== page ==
Wellington storms the middle ground
With massive capital, some of the finest minds and cutting-edge technology, the bulge-bracket global securities firms offer clients a seamless one-stop service. Despite their dominance, though, cracks in the securities walls they have built remain to be exploited, as Wellington Securities is proving.
WELLINGTON, NEW ZEALAND'S tiny capital, seems an unlikely choice for the headquarters of one of Asia's niche securities businesses. Far from the cut and thrust of the region's leading financial centres, Wellington is the world's most southerly capital and a full four hours ahead of Asia's key time zone. But for Peter Coker, chairman and founder of Wellington Securities, that is exactly the point – the city sits conveniently between the Asian and US time zones.
"We wanted to be ahead of the [Asian] markets," says Coker. "New Zealand is two to three hours ahead. In terms of the time zone between Asia and the US, New Zealand is perfect."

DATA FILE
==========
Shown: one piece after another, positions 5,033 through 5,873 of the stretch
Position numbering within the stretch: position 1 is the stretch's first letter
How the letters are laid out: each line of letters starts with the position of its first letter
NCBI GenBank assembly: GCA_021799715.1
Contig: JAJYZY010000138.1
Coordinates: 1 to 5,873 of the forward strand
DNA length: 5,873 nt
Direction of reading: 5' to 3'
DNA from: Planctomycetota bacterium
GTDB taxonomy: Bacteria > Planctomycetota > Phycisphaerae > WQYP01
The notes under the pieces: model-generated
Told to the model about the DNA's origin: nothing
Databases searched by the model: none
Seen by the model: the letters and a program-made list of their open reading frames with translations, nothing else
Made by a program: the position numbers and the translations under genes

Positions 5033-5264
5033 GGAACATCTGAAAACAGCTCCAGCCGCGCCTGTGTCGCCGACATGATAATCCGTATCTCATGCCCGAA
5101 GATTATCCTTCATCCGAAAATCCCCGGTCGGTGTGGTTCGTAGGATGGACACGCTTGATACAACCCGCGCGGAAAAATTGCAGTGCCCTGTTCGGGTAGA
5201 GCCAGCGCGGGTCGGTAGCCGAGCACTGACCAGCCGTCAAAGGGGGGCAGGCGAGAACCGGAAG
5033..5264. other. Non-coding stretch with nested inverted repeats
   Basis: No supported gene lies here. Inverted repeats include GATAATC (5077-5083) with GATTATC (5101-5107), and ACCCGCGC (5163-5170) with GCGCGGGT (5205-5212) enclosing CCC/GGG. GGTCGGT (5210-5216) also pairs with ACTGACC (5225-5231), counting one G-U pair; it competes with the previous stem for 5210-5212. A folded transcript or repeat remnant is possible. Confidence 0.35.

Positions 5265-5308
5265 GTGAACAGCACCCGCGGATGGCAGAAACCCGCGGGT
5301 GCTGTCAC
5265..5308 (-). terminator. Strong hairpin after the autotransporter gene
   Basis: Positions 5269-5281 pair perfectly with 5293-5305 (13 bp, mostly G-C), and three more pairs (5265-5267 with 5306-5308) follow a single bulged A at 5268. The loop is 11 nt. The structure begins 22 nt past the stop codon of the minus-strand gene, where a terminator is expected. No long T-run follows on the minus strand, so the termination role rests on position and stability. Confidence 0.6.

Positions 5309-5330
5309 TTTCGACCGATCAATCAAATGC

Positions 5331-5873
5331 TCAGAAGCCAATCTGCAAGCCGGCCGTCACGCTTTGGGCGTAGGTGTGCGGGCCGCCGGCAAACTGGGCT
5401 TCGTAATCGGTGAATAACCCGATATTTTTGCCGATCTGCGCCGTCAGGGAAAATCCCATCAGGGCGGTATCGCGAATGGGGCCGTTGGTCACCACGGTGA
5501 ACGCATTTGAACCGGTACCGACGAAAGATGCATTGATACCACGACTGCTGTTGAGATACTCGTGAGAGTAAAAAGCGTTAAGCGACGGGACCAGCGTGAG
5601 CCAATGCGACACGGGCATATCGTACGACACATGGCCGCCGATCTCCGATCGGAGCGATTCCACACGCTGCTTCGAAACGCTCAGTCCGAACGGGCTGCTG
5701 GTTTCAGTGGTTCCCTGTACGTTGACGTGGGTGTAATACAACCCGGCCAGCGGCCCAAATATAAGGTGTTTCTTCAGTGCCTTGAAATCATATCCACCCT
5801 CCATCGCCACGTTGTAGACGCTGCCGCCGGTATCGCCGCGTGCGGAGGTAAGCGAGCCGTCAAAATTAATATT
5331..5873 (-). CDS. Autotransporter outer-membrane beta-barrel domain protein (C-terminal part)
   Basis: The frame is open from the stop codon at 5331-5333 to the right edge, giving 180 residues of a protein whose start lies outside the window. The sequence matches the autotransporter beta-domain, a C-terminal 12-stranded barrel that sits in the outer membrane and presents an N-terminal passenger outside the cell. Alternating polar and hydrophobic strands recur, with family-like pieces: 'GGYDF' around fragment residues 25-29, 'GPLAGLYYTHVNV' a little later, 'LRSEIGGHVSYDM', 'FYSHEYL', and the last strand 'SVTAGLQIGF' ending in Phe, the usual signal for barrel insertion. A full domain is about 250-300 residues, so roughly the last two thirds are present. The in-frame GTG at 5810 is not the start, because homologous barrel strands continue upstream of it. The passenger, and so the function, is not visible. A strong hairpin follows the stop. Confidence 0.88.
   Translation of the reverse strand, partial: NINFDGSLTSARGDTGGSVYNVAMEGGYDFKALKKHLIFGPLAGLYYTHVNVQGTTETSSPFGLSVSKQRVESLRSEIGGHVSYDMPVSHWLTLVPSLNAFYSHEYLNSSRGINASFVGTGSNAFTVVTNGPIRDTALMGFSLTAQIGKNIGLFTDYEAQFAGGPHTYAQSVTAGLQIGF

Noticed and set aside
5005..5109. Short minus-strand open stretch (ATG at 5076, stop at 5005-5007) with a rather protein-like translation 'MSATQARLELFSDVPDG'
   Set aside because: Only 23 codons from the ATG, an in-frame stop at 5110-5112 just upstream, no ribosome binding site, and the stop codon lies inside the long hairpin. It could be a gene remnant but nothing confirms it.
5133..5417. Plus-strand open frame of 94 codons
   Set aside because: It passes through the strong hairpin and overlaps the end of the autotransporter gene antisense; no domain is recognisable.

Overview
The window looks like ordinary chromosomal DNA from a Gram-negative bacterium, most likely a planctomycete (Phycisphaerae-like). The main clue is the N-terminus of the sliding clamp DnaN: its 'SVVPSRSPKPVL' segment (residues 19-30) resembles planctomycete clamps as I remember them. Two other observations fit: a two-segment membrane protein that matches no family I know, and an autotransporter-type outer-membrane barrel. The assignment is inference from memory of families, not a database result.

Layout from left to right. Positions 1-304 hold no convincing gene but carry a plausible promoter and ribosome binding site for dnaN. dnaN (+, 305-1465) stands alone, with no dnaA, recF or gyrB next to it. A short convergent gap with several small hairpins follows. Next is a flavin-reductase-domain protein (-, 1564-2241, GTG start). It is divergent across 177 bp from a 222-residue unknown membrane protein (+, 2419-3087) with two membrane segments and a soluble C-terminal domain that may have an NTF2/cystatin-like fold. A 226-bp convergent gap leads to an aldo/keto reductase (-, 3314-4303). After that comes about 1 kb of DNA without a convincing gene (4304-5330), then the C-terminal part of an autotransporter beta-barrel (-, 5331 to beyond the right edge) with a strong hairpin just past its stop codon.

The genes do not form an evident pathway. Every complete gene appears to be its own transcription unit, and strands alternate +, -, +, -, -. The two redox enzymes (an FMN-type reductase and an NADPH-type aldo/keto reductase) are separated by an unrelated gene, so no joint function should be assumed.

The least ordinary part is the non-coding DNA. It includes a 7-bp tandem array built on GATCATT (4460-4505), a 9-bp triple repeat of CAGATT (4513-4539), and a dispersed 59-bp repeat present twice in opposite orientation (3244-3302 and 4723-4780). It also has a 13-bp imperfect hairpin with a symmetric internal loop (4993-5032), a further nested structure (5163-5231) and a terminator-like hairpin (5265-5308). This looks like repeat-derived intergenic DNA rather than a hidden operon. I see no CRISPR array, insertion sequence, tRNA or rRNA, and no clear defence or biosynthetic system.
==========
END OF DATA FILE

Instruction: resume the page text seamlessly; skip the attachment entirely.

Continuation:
Wellington Securities is Asia's first outsourced trading platform for fund management firms and living proof that there is life for mere mortals after the bulge-bracket firms came to inherit the financial world. Small to medium-size US- and European-based fund managers – buy-side clients to use market parlance – that wish to trade Asia's notoriously volatile markets are faced with an unenviable decision. Either they run an expensive night desk working unsocial hours to monitor overnight positions or they keep positions open, leaving themselves at the mercy of large brokers, many of which operate proprietary trading books, often positioned on the other side of a trade.